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[bot-l] /ˈbɒt l/
a portable container for holding liquids, characteristically having a neck and mouth and made of glass or plastic.
the contents of such a container; as much as such a container contains:
a bottle of wine.
bottled cow's milk, milk formulas, or substitute mixtures given to infants instead of mother's milk:
raised on the bottle.
the bottle, intoxicating beverages; liquor:
He became addicted to the bottle.
verb (used with object), bottled, bottling.
to put into or seal in a bottle:
to bottle grape juice.
British. to preserve (fruit or vegetables) by heating to a sufficient temperature and then sealing in a jar.
Verb phrases
bottle up,
  1. to repress, control, or restrain:
    He kept all of his anger bottled up inside him.
  2. to enclose or entrap:
    Traffic was bottled up in the tunnel.
hit the bottle, Slang. to drink alcohol to excess often or habitually.
Origin of bottle1
1325-75; Middle English botel < Anglo-French; Old French bo(u)teille < Medieval Latin butticula, equivalent to Late Latin butti(s) butt4 + -cula -cule1
Related forms
bottlelike, adjective
well-bottled, adjective Unabridged
Based on the Random House Dictionary, © Random House, Inc. 2018.
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Examples from the Web for bottle up
Historical Examples
  • bottle up your metaphors and give us a page of business-like fluency!

    Jack of Both Sides Florence Coombe
  • Every exit had been cut off to bottle up the Imperial cortege.

    Despoilers of the Golden Empire Gordon Randall Garrett
  • However, Stansfield has to bottle up his feelings, and, behold!

  • How many are there who bottle up their wrath all the day long, and uncork it when they get home!

    Humanity in the City E. H. Chapin
  • The specialist was out, and he had to bottle up his rage until the morning.

  • "You bottle up when it comes to that," said Sally philosophically.

    Somehow Good William de Morgan
  • He held the bottle up and squinted through it, sighing gustily.

    Deadly City Paul W. Fairman
  • I could see myself in a new suit, having a bottle up at the Haymarket.

  • Give some to the boys outside, then bring the bottle up to us.

    Cudjo's Cave J. T. Trowbridge
  • But the year has been a sobering one, and what used to flash, they bottle up.


    Leona Dalrymple
British Dictionary definitions for bottle up

bottle up

verb (transitive, adverb)
to restrain (powerful emotion)
to keep (an army or other force) contained or trapped: the French fleet was bottled up in Le Havre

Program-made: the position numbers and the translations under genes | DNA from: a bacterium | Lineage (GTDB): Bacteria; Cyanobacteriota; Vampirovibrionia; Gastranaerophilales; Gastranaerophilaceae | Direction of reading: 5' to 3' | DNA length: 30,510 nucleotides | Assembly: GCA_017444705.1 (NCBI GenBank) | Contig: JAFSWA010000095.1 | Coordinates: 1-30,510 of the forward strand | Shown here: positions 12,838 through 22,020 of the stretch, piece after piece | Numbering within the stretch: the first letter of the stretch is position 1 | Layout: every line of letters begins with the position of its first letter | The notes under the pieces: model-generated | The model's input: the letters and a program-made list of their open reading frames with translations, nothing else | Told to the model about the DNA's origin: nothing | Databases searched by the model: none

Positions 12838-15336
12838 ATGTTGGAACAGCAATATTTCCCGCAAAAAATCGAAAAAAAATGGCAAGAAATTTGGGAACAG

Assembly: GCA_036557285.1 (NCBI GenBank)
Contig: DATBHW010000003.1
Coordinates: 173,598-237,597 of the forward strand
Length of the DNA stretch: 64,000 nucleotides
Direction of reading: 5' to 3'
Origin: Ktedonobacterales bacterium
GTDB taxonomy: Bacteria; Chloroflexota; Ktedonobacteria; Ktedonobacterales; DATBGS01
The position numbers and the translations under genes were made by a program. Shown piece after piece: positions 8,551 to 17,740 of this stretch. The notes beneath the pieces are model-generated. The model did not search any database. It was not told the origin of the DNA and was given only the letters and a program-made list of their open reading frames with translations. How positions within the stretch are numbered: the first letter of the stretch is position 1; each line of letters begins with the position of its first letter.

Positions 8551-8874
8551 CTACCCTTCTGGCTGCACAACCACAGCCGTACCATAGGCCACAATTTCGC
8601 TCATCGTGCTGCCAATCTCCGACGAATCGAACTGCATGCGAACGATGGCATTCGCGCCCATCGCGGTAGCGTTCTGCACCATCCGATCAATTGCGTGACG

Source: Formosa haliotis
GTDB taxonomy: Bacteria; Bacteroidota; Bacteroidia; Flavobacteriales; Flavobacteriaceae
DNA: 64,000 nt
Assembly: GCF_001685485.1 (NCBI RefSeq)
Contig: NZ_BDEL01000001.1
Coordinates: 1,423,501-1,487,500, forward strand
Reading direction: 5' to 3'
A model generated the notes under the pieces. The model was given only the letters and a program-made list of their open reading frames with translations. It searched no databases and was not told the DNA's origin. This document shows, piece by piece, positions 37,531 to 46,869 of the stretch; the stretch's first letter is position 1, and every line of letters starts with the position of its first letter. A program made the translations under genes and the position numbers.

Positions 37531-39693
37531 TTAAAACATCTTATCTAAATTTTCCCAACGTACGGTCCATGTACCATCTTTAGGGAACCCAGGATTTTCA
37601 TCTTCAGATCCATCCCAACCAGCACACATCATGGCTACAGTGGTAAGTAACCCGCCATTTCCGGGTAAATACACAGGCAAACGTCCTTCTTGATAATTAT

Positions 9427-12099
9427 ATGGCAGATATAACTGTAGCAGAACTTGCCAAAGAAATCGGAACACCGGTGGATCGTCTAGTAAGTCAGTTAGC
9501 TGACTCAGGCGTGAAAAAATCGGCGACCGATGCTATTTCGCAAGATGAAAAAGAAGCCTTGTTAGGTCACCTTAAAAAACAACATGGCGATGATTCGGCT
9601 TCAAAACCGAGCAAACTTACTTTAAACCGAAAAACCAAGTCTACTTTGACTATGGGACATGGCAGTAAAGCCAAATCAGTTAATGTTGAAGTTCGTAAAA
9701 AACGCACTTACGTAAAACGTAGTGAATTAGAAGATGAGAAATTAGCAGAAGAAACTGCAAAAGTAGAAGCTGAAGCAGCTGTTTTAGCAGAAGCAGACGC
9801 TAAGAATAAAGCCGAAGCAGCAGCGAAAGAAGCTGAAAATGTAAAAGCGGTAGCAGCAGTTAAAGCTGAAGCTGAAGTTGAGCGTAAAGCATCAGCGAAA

1. a vessel, often of glass and typically cylindrical with a narrow neck that can be closed with a cap or cork, for containing liquids
  2. (as modifier): a bottle rack
Also called bottleful. the amount such a vessel will hold
  1. a container equipped with a teat that holds a baby's milk or other liquid; nursing bottle
  2. the contents of such a container: the baby drank his bottle
short for magnetic bottle
(Brit, slang) nerve; courage (esp in the phrase lose one's bottle)
(Brit, slang) money collected by street entertainers or buskers
(Austral, slang) full bottle, well-informed and enthusiastic about something
(informal) the bottle, drinking of alcohol, esp to excess
verb (transitive)
to put or place (wine, beer, jam, etc) in a bottle or bottles
to store (gas) in a portable container under pressure
(slang) to injure by thrusting a broken bottle into (a person)
(Brit, slang) (of a busker) to collect money from the bystanders
See also bottle out, bottle up
Word Origin
C14: from Old French botaille, from Medieval Latin butticula literally: a little cask, from Late Latin buttis cask, butt4


(dialect) a bundle, esp of hay
Word Origin
C14: from Old French botel, from botte bundle, of Germanic origin
Collins English Dictionary - Complete & Unabridged 2012 Digital Edition
© William Collins Sons & Co. Ltd. 1979, 1986 © HarperCollins
Publishers 1998, 2000, 2003, 2005, 2006, 2007, 2009, 2012
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Word Origin and History for bottle up



mid-14c., originally of leather, from Old French boteille (12c., Modern French bouteille), from Vulgar Latin butticula, diminutive of Late Latin buttis "a cask," which is perhaps from Greek. The bottle, figurative for "liquor," is from 17c.



1640s, from bottle (n.). Related: Bottled; bottling.

Online Etymology Dictionary, © 2010 Douglas Harper
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Slang definitions & phrases for bottle up



  1. A bottle or bottle's amount of liquor; jug: He had a bottle on him (late 1600s+)
  2. A glass insulator for electric or communications lines (1900s+ Line repairers)
  3. A vacuum tube (1920s+ Radio operators)

Related Terms

fight a bottle, hit the bottle

The Dictionary of American Slang, Fourth Edition by Barbara Ann Kipfer, PhD. and Robert L. Chapman, Ph.D.
Copyright (C) 2007 by HarperCollins Publishers.
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Idioms and Phrases with bottle up

bottle up

Repress, contain, hold back; also, confine or trap. For example, The psychiatrist said Eve had been bottling up her anger for years, or The accident bottled up traffic for miles. This idiom likens other kinds of restraint to liquid being contained in a bottle. [ Mid-1800s ]


In addition to the idiom beginning with
The American Heritage® Idioms Dictionary
Copyright © 2002, 2001, 1995 by Houghton Mifflin Company. Published by Houghton Mifflin Company.
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